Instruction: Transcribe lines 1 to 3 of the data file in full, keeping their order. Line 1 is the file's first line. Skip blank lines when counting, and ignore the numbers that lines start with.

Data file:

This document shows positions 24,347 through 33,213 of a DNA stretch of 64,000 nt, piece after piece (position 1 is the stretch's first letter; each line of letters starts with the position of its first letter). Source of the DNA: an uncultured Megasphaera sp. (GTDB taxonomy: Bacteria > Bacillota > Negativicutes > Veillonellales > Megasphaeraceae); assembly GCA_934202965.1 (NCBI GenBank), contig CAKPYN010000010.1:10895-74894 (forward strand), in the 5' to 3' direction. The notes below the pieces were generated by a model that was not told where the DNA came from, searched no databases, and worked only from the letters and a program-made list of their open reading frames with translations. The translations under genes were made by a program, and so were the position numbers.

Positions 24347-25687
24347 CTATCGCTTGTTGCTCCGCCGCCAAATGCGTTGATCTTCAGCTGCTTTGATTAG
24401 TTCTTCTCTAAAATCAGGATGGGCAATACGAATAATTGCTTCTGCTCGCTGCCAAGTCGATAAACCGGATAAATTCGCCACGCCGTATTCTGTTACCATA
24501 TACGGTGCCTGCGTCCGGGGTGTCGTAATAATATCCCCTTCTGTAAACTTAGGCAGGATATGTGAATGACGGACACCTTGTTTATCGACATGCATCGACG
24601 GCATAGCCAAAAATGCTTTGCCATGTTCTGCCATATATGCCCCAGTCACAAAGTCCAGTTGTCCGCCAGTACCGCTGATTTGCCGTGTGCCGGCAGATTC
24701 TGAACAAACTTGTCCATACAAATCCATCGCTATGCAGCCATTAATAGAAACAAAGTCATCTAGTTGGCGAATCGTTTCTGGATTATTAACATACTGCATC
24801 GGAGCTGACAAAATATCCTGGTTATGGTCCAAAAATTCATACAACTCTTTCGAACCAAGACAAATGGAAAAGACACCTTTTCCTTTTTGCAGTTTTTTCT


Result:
This document shows positions 24,347 through 33,213 of a DNA stretch of 64,000 nt, piece after piece (position 1 is the stretch's first letter; each line of letters starts with the position of its first letter). Source of the DNA: an uncultured Megasphaera sp. (GTDB taxonomy: Bacteria > Bacillota > Negativicutes > Veillonellales > Megasphaeraceae); assembly GCA_934202965.1 (NCBI GenBank), contig CAKPYN010000010.1:10895-74894 (forward strand), in the 5' to 3' direction. The notes below the pieces were generated by a model that was not told where the DNA came from, searched no databases, and worked only from the letters and a program-made list of their open reading frames with translations. The translations under genes were made by a program, and so were the position numbers.

Positions 24347-25687
24347 CTATCGCTTGTTGCTCCGCCGCCAAATGCGTTGATCTTCAGCTGCTTTGATTAG